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article imageGingrich angrily rebuffs 'open marriage' claim at GOP debate

By Yukio Strachan     Jan 21, 2012 in Politics
Within the first moments of the GOP debate in South Carolina, Republican presidential contender Newt Gingrich stole the spotlight, turning a question about allegations by his ex-wife into a scathing attack on the media.
Gingrich's campaign got a boost on Thursday when CNN's John King opened the debate in Charleston, South Carolina by asking Gingrich to comment about allegations made by his second ex-wife, Marianne, who told ABC News that he had sought an “open marriage" as an alternative to divorce, CNN reported.
"Would you like to take some time to respond to that?"
"No," Gingrich paused. "But I will."
The audience roared with thunderous applause.
“I think the destructive, vicious, negative nature of much of the news media makes it harder to govern this country, harder to attract decent people to run for public office,” he seethed. “And I am appalled that you would begin a presidential debate on a topic like that.”
Rising to their feet, the audience whistled and clapped as Gingrich appeared to take it all in.
Just hours before Thursday's final debate two days ahead of South Carolina's primary vote, ABC News released teasers with Marianne Gingrich in her first televised interview since her split from Gingrich in 1999, alleging that he informed her he was having an affair with Congressional aide, Callista Bisek, whom he married in 2000.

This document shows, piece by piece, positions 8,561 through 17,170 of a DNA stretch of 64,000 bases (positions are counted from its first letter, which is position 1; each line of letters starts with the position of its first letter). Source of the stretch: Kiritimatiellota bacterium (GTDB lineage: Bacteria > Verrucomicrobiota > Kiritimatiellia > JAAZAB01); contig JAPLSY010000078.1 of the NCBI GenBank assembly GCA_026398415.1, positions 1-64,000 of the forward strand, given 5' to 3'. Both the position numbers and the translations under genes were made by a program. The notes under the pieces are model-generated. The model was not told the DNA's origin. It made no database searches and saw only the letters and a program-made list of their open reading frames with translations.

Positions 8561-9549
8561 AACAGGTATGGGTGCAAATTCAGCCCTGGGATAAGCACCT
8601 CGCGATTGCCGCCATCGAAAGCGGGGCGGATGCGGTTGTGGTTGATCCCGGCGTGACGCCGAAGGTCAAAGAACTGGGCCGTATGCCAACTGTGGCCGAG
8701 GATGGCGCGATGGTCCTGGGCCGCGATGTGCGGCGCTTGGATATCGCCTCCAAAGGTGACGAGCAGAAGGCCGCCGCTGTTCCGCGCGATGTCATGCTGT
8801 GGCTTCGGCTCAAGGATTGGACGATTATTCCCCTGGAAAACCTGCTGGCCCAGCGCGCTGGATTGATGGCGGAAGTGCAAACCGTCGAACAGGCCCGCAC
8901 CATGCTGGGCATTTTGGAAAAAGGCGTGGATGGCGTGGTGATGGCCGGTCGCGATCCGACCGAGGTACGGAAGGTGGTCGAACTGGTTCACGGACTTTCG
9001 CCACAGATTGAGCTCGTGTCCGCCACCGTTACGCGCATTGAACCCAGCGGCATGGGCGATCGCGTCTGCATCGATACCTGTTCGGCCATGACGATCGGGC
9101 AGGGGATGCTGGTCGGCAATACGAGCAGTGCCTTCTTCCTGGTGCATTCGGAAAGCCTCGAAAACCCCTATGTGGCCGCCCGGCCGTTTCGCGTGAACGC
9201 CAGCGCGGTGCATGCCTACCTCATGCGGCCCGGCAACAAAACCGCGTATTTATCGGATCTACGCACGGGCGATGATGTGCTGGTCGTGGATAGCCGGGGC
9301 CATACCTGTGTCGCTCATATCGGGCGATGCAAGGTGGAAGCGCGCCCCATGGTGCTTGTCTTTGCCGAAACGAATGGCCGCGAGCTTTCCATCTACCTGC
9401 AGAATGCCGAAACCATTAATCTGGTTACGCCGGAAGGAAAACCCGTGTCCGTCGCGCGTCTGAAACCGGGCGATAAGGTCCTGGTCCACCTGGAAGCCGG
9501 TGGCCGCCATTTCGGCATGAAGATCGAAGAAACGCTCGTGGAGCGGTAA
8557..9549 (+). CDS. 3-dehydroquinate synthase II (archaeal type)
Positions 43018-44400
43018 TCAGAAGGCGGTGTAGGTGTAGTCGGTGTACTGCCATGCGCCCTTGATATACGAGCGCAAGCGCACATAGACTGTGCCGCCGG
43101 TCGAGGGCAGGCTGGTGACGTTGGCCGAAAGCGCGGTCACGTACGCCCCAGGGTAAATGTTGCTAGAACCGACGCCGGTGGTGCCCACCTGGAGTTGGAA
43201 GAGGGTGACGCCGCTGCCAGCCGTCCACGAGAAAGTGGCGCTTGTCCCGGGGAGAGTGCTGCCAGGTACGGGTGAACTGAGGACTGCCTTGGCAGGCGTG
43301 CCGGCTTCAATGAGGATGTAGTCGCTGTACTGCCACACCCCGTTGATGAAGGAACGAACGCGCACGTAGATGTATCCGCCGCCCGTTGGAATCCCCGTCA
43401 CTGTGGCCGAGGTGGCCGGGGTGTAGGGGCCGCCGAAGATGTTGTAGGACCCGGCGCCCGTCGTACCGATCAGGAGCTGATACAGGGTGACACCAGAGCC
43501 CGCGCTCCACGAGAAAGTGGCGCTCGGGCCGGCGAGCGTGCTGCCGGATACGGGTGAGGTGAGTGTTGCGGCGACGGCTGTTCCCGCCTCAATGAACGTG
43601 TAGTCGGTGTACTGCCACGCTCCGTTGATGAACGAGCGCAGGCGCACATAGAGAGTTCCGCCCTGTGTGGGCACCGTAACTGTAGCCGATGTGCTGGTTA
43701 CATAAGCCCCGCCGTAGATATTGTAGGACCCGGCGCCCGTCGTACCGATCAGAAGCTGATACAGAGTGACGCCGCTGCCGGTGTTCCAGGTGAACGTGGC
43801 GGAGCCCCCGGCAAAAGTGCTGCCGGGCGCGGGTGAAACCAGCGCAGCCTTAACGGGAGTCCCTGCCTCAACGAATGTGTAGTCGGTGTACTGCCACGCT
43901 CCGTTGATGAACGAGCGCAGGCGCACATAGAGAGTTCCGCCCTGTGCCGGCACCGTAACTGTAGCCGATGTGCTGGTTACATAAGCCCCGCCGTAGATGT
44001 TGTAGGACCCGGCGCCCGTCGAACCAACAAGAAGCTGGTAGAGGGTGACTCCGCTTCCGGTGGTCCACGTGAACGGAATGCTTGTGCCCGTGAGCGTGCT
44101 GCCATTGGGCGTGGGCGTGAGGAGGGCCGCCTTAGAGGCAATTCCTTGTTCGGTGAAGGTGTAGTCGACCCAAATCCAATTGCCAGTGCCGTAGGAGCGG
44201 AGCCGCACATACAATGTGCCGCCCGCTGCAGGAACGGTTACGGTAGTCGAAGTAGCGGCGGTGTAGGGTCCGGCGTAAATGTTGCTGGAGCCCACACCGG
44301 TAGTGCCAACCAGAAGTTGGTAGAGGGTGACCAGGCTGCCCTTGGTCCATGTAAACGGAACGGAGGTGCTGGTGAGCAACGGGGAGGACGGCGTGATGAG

Marianne Gingrich also alleged Newt wanted an open marriage where he and Marianne would remain married but he would also keep Callista as a mistress.
"And I just stared at him and he said, 'Callista doesn't care what I do,'" Marianne Gingrich told ABC News' Brian Ross. "He wanted an open marriage and I refused."
Gingrich responded directly to his ex-wife’s allegations in the debate. “The story is false,” he said.
King told Gingrich that the allegations “did not come from our network.”
Emboldened, Gingrich scolded King on personal responsibility: “John, John it was repeated by your network. Don’t try to blame somebody else,” he said. “You and your staff chose to start the debate with it.”
More applause followed. The former House speaker added, “I am tired of the elite media protecting Barack Obama by attacking Republicans,” the Washington Post reported.
Then King transitioned to the other three candidates on the stage, Ron Paul, Mitt Romney and Rick Santorum.
"Speaker Gingrich doesn't believe this is an issue. Governor Perry says this is not an issue," King says. He turns to Santorum, "I just want to start with you, sir, and go down. Do you believe it is?"
Santorum's focused on Christianity and forgiveness and redemption: “This country is a very forgiving country. This country understands that we are all fallen and I'm very hopeful that we will be judged by that standard and not by a higher one on the ultimate day,” he said.
"Governor Romney?"
Romney wasn't going there. "John, let's get on to the real issues is all I've got to say."
King turns to Paul, "Congressman?"
Paul piggybacked on Santorum's comment on standards. “I think setting standards are very important,” he said. “I'm very proud that my wife of 54 years is with me tonight.”
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